Climbing Mount Kilimanjaro
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Why Climb Kilimanjaro?
The idea of climbing Mount Kilimanjaro began to take shape for me in the summer of 2015. Following a hike I did to Machu Picchu in 2014, I was thirsty for more adventures. For the longest time, I thought you needed mountaineering skills to climb Kilimanjaro successfully. And to be honest, growing up in Rwanda, Kilimanjaro was a myth. Consequently, I felt that going on such an adventure was bringing me closer to my ancestors, and most importantly, taking on this challenge for me would be a way to mark my right of passage to adulthood.
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I successfully climbed my summit on the 21st of June 2016. Below, I am going to share with you the planning and preparation that helped me successfully climb Mount Kilimanjaro. Most importantly, I highly recommend that you follow a rigorous plan and training to contribute to the success of your endeavour. I’ll talk a bit more about that later on.
Table of Contents
How to plan your Mount Kilimanjaro Climb
Congratulations! On taking on the challenge to climb Kilimanjaro. Now before planning your adventure, you must take a few critical decisions. This will help you plan your journey appropriately:
- Reviewing and choosing a trekking agency/climbing operator
- Selecting your route according to the number of days/nights you’re dedicating to the climb
- Research available dates for making your trek
- Checking and reviewing your physical condition
How long does it take to climb Mount Kilimanjaro?
There are seven routes that lead to the Uhuru peak (summit) and some overlap each other at different parts. Depending on the route you choose, it can take anywhere from five to nine days from the base to the summit and back.
Kilimanjaro routes, which is the best?
There are seven main routes to the summit which vary in length and difficulty;
Lemosho route: The Lemosho is the most beautiful Kilimanjaro route.
Machame route: The Machame is the most popular Kilimanjaro route, also known as the “Coca Cola.”
Marangu route: The Marangu route only offers hut accommodation.
Northern circuit: The Rongai is the only Kilimanjaro route that approaches from the North.
Rongai route: The Rongai is the only Kilimanjaro route that approaches from the North.
Shira route: The Shira route approaches from the Western side of Kilimanjaro.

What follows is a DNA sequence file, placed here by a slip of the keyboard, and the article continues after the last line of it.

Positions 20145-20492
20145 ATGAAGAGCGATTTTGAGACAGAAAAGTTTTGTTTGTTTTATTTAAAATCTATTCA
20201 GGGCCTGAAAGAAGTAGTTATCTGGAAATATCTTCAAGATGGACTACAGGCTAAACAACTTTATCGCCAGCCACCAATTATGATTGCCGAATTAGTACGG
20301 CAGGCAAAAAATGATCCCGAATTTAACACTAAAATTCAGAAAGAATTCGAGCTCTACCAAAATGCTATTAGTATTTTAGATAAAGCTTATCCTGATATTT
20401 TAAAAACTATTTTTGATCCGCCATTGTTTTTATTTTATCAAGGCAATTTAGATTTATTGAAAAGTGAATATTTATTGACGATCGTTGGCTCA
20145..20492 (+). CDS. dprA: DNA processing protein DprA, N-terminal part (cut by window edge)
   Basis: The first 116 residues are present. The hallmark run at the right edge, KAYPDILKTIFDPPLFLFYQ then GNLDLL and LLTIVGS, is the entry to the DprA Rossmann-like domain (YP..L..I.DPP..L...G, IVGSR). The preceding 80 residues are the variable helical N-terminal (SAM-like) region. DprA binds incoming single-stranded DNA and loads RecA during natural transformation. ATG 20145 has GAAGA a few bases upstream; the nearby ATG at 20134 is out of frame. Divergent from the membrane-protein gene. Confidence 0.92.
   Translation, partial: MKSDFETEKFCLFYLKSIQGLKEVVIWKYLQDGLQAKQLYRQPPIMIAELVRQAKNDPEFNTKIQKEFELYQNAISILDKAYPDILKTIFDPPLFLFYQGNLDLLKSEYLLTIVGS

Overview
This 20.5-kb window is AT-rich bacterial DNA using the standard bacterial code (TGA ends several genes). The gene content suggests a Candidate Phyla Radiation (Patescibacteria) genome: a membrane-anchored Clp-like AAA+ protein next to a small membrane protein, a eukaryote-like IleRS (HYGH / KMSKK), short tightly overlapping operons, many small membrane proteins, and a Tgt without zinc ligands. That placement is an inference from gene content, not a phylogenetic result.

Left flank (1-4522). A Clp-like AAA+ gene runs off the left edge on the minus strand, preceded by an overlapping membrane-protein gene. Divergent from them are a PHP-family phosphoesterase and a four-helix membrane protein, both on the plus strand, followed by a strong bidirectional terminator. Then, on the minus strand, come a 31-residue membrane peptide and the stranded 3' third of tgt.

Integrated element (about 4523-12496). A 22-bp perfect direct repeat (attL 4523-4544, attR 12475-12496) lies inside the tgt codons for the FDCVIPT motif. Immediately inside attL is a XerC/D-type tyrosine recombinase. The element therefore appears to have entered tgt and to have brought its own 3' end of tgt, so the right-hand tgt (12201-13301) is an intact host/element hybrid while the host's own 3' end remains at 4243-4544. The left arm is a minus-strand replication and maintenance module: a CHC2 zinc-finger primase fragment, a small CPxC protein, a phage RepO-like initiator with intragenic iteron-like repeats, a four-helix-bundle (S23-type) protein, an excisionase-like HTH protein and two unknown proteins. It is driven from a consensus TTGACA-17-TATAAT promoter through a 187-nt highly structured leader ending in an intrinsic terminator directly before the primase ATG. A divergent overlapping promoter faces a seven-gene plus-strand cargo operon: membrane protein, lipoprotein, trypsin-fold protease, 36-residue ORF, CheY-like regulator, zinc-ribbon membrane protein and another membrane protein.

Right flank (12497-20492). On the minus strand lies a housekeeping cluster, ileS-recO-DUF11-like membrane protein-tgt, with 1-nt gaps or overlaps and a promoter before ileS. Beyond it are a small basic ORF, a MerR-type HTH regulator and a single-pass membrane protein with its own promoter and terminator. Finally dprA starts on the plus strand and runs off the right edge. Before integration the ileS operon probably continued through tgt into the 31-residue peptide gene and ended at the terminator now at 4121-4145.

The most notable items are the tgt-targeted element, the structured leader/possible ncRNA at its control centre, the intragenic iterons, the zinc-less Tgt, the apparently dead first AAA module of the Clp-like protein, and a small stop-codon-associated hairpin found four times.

Umbwe route: The Umbwe is the shortest, steepest and hardest Kilimanjaro route.
Choosing the ‘best’ route for climbing Kilimanjaro is personal and depends on many factors. Each route has its pros and cons and should be thoroughly examined before starting to plan your trek to Mount Kilimanjaro. Additionally, I have outlined a few factors below that will help you choose the most suitable route for you:
- Acclimatisation profile of the route and the success rates
- The beauty and variety of terrain and scenery
- Time spent on the mountain
- The total cost of the climb
- What about difficulty????
*For my journey, I took the Machame route one of the popular routes on a 7-day trek (6 days up & 1 day down). I went mid-June which is slightly still in early in the season but just after the raining season.
The Machame route is known as the Whiskey route and heads up the mountain on the southwestern side. The route has sweeping views of the Shira plateau. Furthermore, the hike takes you past stunning natural features such as the volcanic section known as Lava tower, the Barranco Wall and the Mawenzi peak, to name a few. In conclusion, when climbing Kilimanjaro, you hike through five different climate zones: rainforest, grassland, moorland, alpine desert, and the arctic summit at the Uhuru Peak.
What’s the cost of Climbing Kilimanjaro?
The average cost to climb Mount Kilimanjaro located in national park ranges from US $1500 to US $5000. For a 6-day hike, the national park fee is fixed at US $900. Furthermore, rates will vary on different factors:
- the choice of your operator and amenities offered your package
- the size of the group that you will be joining on your trek
- the length of your trek and the route you select
* My trek was planned on a nine-day schedule (with two additional days for acclimatisation) with a total cost of US $2350.
Selecting your trekking agency/climb operator
It is essential to carefully select a suitable company/trekking operator for your trek to the summit. Operators offer numerous packages that come with porters, guides, high-quality food and equipment (tents, oxygen bottles). To help you make a selection from the different operators, I have classified them into three categories; low budget, value for money and luxury operators.
- Low budget (US $1500 -US $1900): With the park entrance fee being at a fixed price of US $900, there is very little room for a decent wage for the porters & guides. To break even, some operators take on large groups of twenty people or more which lowers their cost. As well as, provide a higher client/guide ratio (1 guide for 3 hikers – e.g. of a six-day hike at (US$1500 – US $1900).